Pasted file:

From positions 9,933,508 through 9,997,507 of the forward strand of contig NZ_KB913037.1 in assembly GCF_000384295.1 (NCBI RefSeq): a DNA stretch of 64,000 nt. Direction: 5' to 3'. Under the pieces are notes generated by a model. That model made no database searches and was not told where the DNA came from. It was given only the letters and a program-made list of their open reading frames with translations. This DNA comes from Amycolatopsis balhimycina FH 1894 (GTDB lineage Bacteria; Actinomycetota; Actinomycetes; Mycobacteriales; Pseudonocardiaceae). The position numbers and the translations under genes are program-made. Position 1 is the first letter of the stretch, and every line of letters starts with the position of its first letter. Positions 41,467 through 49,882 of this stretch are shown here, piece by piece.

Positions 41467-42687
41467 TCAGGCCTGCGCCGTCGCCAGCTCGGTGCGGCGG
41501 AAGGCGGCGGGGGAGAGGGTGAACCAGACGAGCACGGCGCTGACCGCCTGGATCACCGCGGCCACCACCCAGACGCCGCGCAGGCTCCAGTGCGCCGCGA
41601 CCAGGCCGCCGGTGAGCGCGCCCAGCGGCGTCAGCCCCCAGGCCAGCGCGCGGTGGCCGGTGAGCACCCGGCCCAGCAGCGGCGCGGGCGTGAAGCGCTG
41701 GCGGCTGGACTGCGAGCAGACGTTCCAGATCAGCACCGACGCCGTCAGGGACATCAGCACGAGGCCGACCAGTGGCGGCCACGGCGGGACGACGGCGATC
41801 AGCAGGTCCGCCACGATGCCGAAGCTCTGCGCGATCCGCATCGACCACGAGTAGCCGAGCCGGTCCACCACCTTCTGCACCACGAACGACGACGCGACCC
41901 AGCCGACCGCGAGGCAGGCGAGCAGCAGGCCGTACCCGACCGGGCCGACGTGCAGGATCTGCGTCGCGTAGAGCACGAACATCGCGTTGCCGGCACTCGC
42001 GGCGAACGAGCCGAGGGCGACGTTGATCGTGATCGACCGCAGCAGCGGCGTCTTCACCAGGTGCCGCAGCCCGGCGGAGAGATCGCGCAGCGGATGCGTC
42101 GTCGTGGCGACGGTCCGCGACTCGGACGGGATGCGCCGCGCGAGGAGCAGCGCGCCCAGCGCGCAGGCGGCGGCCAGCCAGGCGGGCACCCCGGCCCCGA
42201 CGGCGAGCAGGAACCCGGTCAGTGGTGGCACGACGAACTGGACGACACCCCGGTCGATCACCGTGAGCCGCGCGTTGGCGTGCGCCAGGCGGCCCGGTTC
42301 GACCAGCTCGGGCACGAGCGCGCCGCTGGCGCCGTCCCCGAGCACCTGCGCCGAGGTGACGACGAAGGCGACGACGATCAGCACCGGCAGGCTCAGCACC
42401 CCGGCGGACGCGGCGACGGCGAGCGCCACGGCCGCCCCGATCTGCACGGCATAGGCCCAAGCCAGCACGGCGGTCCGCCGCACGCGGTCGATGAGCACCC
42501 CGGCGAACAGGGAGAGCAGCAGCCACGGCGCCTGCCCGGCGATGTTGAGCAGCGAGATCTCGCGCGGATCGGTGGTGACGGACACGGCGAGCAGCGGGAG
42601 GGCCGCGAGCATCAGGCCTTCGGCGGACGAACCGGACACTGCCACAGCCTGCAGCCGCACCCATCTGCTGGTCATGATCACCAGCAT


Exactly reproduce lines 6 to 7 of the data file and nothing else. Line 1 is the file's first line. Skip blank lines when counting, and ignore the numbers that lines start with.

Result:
41701 GCGGCTGGACTGCGAGCAGACGTTCCAGATCAGCACCGACGCCGTCAGGGACATCAGCACGAGGCCGACCAGTGGCGGCCACGGCGGGACGACGGCGATC
41801 AGCAGGTCCGCCACGATGCCGAAGCTCTGCGCGATCCGCATCGACCACGAGTAGCCGAGCCGGTCCACCACCTTCTGCACCACGAACGACGACGCGACCC